June 2, 2004
Complete Release in PDF Format
Download Free Acrobat Reader
Los Angeles, CA (June 1) - It was a year to remember for the Loyola Marymount University Department of Athletics. The result was its best finish ever in the West Coast Conference Commissioner's Cup, as the Lions took third place in the annual all-sports standings.
The Lions continue to move up the conference standings in each of its 17 varsity programs. Of the 17 programs, 12 participate in the WCC. The Commissioner's Cup is an all-sports award presented at the end of each academic year to the league's top performing school in conference play. A Men's and Women's All-Sports Award, recognizing athletic achievement within each gender, is also presented.
The recipient of the Commissioner's Cup is based on a point system reflecting the place finish of each team in conference play. The Men's and Women's All-Sports Awards are given to the schools that accumulate the most points within each particular gender. The institution with the highest point total after combining the men's and women's point totals will be honored with the Commissioner's Cup.
LMU finished with 61.5 points overall, just 2.5 points behind Santa Clara. The Lions finished second in the Men's All-Sports standings and third in the women's standings. The third place finish overall is three spots higher than the previous year.
It was a year filled with highlights as LMU finished the year with a combined record of 231-133-5, for a winning percentage of .635, the best in school history. The Lions did one better in conference play, posting a record of 97-44 against conference opponents for a winning percentage of .688, also a program best. The conference record includes records in men and women's water polo against Western Water Polo Association competition and softball against competition in the Pacific Coast Softball Conference.
During the 2003-04 season, three teams claimed conference titles while five earned bids to their respective NCAA tournament. Winning conference crowns and earning bids to the NCAAs were men and women's water polo and women's basketball. Also earning NCAA bids were women's volleyball and men's soccer.
To date, seven Lions have been named to All-America teams, including Kelli Nerison (Volleyball - AVCA Honorable Mention), Kevin Novak (Men's Soccer - SoccerTimes.com Honorable Mention), Michael Erush (Men's Soccer - Jewish Sports Review First-Team), Endre Rex-Kiss (Men's Water Polo - USWP Second-Team), Teresa Guidi (Women's Water Polo - AWPCA First-Team), Devon Wright (Women's Water Polo - AWPCA Second-Team) and Stacia Peterson (Women's Water Polo - AWPCA Honorable Mention).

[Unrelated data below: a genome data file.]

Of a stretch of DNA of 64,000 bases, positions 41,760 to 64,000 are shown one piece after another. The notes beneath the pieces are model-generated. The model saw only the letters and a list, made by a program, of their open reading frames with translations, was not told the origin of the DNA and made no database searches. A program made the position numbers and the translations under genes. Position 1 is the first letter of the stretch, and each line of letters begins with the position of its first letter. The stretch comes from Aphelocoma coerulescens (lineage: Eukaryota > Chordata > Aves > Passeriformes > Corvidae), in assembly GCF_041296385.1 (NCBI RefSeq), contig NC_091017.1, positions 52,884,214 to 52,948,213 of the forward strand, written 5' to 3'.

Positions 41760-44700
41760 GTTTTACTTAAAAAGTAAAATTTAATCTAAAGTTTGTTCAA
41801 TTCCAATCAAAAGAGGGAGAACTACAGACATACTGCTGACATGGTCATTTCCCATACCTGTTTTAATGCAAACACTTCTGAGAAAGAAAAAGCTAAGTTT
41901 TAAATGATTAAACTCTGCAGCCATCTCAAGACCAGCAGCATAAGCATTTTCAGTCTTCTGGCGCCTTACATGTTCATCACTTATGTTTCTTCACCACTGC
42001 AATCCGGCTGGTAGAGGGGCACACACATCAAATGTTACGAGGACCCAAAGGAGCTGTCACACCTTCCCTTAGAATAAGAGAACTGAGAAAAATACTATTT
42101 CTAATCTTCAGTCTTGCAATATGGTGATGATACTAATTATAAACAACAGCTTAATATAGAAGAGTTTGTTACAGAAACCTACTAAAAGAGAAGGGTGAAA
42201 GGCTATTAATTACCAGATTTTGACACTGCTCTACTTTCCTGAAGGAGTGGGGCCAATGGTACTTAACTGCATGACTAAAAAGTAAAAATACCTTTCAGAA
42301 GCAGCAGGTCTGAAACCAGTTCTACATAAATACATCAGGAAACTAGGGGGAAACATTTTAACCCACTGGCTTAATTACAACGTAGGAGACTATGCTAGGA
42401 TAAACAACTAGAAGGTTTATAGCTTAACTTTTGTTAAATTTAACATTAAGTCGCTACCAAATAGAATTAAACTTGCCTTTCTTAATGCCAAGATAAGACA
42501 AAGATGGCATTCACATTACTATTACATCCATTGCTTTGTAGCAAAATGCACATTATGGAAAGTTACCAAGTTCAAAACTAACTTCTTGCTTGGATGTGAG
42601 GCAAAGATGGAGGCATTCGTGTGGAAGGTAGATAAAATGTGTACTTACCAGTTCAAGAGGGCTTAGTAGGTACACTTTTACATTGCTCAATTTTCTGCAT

On the conference level, coaches were named Coach of the Year in five sports, including John Loughran in men's and women's water polo, Julie Wilhoit in women's basketball, Patrick Kelly in women's crew and Frank Cruz in baseball. Five players joined the coaches in earning Player of the Year honors. Kate Murray earned WCC Player of the Year honors in women's basketball while Sherman Gay earned WCC Defensive Player of the Year honors in men's basketball. For the fourth year in a row a member of the women's water polo team earned WWPA Player of the Year honors as Devon Wright was named the 2004 MVP. Rounding out the list was Stephen Kahn as WCC Pitcher of the Year and Danielle Kaminaka as PCSC Player of the Year. Those Player of the Year winners were five of the 60 players to earn all-conference honors in 2003-04.
LMU finished the year with winning records in 15 of 17 sports as they earned 22 wins against teams ranked in the nation's top-15. Women's water polo, which defeated second-ranked Stanford in the NCAA semifinals to play for school's first NCAA National Championship, won 12 of those 22 against top-15 programs. In addition to women's water polo, men's water polo, men's soccer, volleyball and baseball earned wins against top-15 competition.
In addition to the playing field, the Lions excelled in the classroom and in the community as well. On the season 20 student-athletes earned Academic All-Conference honors, which honors fewer award winners than just all-conference teams. In addition, Kealani Kimball (volleyball) earned a prestigious NCAA postgraduate scholarship and 137 student-athletes were named National Scholar-Athletes.
Finally, in the latest graduation rates released by the NCAA, LMU posted a rate of 73 percent. According to the Los Angeles Times (Sept. 3), it is the second best graduation rate among schools in Southern California.
- GO LIONS -